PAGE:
By Audrey Kunycky
Via Harvard Law Today
This is one in a series of profiles of 2023 Cravath International Fellows.
Carlos Gonzalez Sierra ’23, a 2023 Cravath International Fellow, has a longstanding commitment to working on immigrant rights, and in trying to understand the factors that force people to emigrate. His interest is both academic and personal. Gonzalez Sierra is pursuing a joint degree in law and public policy from Harvard Law School and the Harvard Kennedy School. He is also an immigrant himself. His family left the Dominican Republic for economic reasons when he was a child, and because the family’s visas expired, he grew up undocumented. Although he is now protected by DACA, “that experience is still very present,” he explains.
Most of the current discussion on immigration “focuses on the moral responsibility and legal obligations of the United States to accept and welcome those fleeing from violence in Central America. But while a more welcoming U.S. policy should be part of the discussion, Central American civil society and governments also have a role to play in improving the internal conditions that push their citizens north,” he observes. “I hoped to learn from those on the ground what support they need from the U.S. government and other organizations. This knowledge would make me a more effective advocate for immigrant rights within the United States.”
This second question led Gonzalez Sierra to undertake a winter term independent clinical with Cristosal, an NGO working in the northern triangle of Central America. Among its programs, Cristosal provides legal aid and psychological support to victims of forced displacement. In El Salvador, he explains, internal displacement is primarily driven by gang violence. Other drivers include natural disasters and violence against people because of their gender expression.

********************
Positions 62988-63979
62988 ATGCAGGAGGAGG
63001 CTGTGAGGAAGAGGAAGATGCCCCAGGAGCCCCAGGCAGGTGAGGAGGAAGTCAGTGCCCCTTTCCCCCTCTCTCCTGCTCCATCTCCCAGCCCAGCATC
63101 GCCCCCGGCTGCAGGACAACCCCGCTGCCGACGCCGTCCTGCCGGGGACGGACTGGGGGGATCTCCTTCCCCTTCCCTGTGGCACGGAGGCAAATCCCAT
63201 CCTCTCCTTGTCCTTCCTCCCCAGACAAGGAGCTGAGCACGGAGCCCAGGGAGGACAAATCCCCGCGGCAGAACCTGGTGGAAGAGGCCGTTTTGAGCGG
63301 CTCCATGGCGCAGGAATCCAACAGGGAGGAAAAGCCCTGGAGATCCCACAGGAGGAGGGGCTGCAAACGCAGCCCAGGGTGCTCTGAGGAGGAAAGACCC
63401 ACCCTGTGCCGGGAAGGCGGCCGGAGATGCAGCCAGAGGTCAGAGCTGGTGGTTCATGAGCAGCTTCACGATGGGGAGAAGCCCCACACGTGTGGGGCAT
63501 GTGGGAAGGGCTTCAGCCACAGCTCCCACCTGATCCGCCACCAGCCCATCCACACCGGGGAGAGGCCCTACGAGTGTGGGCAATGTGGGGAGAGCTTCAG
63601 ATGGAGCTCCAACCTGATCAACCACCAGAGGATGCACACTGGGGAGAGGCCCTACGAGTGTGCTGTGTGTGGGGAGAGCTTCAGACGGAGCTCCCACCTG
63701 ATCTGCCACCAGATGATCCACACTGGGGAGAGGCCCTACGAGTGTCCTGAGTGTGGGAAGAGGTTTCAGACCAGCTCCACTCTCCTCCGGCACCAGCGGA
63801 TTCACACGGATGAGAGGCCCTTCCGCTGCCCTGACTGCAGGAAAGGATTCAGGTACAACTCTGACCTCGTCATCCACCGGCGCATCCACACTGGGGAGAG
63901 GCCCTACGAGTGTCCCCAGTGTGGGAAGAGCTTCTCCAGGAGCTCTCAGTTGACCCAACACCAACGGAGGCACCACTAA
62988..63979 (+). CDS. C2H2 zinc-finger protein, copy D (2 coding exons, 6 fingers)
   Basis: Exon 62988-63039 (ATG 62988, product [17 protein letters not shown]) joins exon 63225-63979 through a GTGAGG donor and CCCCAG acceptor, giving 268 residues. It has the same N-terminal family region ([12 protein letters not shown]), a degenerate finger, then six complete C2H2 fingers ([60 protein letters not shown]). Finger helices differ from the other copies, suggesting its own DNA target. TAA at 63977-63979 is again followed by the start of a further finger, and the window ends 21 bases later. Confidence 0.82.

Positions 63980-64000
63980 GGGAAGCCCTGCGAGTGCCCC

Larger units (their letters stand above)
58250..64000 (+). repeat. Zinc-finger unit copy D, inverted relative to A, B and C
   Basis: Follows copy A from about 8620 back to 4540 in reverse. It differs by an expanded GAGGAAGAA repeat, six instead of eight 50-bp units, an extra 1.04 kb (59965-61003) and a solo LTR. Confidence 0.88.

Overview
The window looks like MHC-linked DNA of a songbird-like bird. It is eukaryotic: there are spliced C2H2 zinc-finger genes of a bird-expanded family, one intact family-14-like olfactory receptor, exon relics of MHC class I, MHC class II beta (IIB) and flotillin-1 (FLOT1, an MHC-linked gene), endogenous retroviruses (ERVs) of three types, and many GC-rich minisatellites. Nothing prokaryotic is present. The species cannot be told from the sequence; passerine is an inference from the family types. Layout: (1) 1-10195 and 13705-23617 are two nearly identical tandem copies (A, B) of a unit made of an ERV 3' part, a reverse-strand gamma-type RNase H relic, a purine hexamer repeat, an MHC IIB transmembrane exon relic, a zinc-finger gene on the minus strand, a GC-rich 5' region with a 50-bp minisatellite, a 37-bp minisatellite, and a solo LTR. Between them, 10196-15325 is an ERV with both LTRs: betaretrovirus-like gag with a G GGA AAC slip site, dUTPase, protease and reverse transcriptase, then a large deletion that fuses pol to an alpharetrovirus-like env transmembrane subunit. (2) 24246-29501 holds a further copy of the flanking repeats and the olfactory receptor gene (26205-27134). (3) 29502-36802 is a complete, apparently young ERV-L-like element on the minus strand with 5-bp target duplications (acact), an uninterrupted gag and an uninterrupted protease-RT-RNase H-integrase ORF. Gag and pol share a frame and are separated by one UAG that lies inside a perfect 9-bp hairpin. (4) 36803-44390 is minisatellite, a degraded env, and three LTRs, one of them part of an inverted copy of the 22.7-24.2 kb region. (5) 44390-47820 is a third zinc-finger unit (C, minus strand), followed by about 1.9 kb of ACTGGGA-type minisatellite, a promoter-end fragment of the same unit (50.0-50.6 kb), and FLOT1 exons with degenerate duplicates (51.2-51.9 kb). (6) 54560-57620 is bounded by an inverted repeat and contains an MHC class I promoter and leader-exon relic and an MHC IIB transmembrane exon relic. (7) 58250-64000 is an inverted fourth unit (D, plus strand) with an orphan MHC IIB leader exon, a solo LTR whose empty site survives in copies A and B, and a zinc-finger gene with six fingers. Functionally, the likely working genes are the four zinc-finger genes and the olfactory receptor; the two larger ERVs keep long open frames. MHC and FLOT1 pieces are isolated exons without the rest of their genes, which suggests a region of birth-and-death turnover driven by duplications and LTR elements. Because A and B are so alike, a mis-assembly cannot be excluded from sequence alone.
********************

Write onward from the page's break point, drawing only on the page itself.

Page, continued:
Gonzalez Sierra worked with the NGO’s strategic litigation team, which tries to identify victims who could provide a strong case for an amparo. In El Salvador’s constitution framework, this term refers to a protective order allowing the constitutional chamber of the Supreme Court to mandate that state agencies or branches of government provide services for specific victims or enact more structural or policy-driven changes. “It’s a last resort, but it’s also a tremendous power for a court to be able to mandate that other branches of government do certain things, like enact a new law or develop new policies or programs,” he notes. If the government actor is negligent, or refuses to make suitable progress, the court has the power to recommend that the attorney general bring criminal charges.
In El Salvador’s current political climate, “whether or not that happens is another question,” Gonzalez Sierra observes. “Government institutions must implement the terms of an amparo for the ruling to lead to concrete improvements in the lives of petitioners, and the court needs a sympathetic attorney general to enforce its rulings.” Recently, several judges in the constitutional chamber and the attorney general were replaced with appointees sympathetic to President Nayib Bukele or affiliated with his political party, so there are some questions about the continued independence of these institutions and what that means for democracy and the rule of law.
In 2017, Cristosal sued various government institutions on behalf of eight families who fled their homes after gang members and police officers perpetrated violent acts against them. The resulting amparo expanded remedies for victims of forced displacement, including a new law requiring the government to provide them with emergency health services, temporary shelter, education services, and protection, among other benefits. In the two years since its enactment, however, “people continue to be displaced by violence, and the state continues to fail to provide them with the protections guaranteed by law,” he says.
During his clinical, Gonzalez Sierra conducted research to help determine whether Cristosal should petition for a progress hearing on the government’s compliance with the terms of the amparo, and on the broader question of whether the court is likely to approve and enforce future requests for amparo rulings. His review of the political climate and of recent and likely unconstitutional actions by the government suggest that it is improbable that the court or the attorney general will take any actions against the government, he concludes. “My research elucidated how politics often undermines the rule of law in El Salvador.”
The new law specifically excludes victims displaced by natural disasters, so Gonzalez Sierra also examined the extent of the problem in El Salvador and worldwide, and identified international laws or initiatives designed to protect climate refugees, in order to help shape Cristosal’s advocacy strategy moving forward.